Safety, and Caring for your Horse

by Hidden Trails 04/08/2010

Many (most?) of Hidden Trails’ tours ask that you help care for the horse you are partnering with for the duration of your trip.  The purpose of this is not to make you work while your guide sits down with a cold one, but instead it is an opportunity to create a special bond with your horse.  While you won’t find yourself picking stalls or scrubbing water buckets, you will likely be asked to groom, tack, tie, and maybe feed your equine sidekick.  Be assured, there will always be a staff member around to help and teach you, but the following information can be used to refresh your memory on a few key horse-care points.   

Safety  

No matter how gentle your horse, there is always the chance for injury when you are around it. A horseman keeps in mind that, in the wild, a horse is a “flight animal.” His defense from danger is to run away. If you are in the way, you could easily be hurt.  Here are a few tips to keep you out of harms way.   

1)      Plan ahead.  Make sure you know what you are going to do with your horse, and that there is adequate space and equipment to take those actions. 

2)      Do your best to not surprise your horse.  Speak to him when you approach so he knows you are there.  Don’t make any sudden loud noises that could spook him.  Be aware of activity and commotion in the surrounding area that could potentially surprise your horse.  While you may not be able to prevent a spook, it is important to be aware of what may startle him so that you are prepared to get out of the way.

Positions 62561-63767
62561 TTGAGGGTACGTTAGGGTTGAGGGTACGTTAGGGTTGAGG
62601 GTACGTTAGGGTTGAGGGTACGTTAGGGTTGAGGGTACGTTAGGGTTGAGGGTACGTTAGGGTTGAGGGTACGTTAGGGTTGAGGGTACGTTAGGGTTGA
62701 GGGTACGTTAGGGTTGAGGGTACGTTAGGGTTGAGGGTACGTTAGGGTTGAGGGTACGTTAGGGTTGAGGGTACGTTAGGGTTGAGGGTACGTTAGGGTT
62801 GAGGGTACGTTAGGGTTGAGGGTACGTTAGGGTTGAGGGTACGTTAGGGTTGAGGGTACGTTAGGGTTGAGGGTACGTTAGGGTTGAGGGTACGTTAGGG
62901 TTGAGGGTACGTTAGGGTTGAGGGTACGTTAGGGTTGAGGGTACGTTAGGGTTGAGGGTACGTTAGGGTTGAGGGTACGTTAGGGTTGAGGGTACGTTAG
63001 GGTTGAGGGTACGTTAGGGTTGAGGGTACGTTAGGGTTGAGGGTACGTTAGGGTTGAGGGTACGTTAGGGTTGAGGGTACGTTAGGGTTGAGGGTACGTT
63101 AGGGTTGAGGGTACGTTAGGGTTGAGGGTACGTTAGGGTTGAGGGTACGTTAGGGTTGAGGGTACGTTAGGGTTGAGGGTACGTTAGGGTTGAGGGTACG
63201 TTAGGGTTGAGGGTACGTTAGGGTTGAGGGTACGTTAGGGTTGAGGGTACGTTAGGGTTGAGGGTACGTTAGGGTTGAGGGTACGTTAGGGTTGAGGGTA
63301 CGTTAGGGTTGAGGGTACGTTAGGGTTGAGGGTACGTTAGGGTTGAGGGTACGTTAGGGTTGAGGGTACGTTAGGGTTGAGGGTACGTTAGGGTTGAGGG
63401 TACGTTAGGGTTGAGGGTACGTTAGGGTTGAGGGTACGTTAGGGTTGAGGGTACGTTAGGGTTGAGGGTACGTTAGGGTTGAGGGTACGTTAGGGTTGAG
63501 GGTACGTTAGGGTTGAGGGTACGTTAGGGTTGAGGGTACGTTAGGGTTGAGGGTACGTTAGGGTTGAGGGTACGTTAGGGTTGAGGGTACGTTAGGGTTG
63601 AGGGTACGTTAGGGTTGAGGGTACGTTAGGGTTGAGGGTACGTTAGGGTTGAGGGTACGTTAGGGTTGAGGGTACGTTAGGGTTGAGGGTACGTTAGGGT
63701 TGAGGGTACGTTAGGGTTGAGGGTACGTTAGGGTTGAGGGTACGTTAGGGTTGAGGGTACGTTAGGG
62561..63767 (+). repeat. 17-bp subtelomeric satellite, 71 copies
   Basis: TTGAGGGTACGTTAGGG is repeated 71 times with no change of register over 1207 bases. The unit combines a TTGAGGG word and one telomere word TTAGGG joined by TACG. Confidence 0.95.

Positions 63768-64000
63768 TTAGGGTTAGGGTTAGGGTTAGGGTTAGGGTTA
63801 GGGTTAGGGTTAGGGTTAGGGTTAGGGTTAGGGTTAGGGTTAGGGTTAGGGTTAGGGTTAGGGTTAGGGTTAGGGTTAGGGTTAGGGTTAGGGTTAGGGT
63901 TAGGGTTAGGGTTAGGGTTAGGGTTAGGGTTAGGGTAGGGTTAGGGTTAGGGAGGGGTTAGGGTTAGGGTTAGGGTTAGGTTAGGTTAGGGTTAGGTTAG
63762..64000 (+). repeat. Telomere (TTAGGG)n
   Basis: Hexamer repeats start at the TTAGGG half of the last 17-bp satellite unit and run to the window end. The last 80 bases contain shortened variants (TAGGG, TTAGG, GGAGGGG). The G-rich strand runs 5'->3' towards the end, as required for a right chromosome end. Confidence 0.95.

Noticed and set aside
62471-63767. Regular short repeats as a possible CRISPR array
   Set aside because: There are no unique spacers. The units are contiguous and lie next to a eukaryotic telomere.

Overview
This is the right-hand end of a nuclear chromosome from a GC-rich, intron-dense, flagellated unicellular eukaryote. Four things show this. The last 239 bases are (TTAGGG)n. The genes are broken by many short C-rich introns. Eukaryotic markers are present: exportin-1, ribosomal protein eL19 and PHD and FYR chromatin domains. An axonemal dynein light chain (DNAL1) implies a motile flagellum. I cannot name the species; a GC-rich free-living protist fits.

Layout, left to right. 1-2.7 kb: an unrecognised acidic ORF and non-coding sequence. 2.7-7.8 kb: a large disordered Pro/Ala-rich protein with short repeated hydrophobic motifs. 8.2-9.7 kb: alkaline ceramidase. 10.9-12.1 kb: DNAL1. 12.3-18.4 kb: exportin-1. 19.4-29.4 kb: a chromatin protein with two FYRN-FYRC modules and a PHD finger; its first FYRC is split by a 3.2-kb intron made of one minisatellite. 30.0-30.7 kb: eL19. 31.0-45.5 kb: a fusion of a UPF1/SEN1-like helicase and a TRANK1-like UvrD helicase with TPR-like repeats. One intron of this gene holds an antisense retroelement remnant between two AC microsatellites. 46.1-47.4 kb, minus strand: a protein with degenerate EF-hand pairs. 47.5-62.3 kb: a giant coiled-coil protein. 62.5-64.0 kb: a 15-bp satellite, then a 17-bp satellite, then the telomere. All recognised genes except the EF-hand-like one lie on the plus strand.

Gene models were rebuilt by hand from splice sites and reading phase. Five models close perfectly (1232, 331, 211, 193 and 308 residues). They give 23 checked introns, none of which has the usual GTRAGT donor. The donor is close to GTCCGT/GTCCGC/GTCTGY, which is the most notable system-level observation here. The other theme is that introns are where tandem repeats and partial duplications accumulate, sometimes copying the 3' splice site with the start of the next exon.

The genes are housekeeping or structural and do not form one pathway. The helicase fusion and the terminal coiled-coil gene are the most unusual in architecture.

3)      Don’t put yourself in a position where you can’t get out of the way when grooming, saddling or unsaddling your horse. For example, DO NOT push your way between the horse and the fence, barn or trailer to which he is tied. He might suddenly jump, step on you, or crowd you into a solid wall.

4)      When you walk around your horse’s hindquarters, either:

a)   stay in close and place your hand on his hindquarters so he knows where you are. By staying close, if he does kick, you will not receive the full impact; or

b)   Keep a wide birth, staying well out of kicking range. 

5)      Be aware of signs your horse is giving you.  For example, if he is pinning his ears, be very careful around his face and feet, as he may be preparing to kick and/or bite. If your horse is tense and focusing on something in the distance, he may be about to spook.  You may want to untie him if you are afraid he may pull back.  In any case, be sure you have enough space so you will not be stepped on if your horse does jump. 

6)      Tie your horse to a sturdy object and at wither height to prevent him from getting loose or stepping over his rope.  Use a quick-release knot so you can quickly free your horse if he sets back.  If you are unsure at all, ask your guide for assistance. 

7)      Always wear boots or leather shoes to protect your feet when you are working around your horse.  Nothing ends a trip’s fun like a broken toe!

Tags:

Trip Preparation


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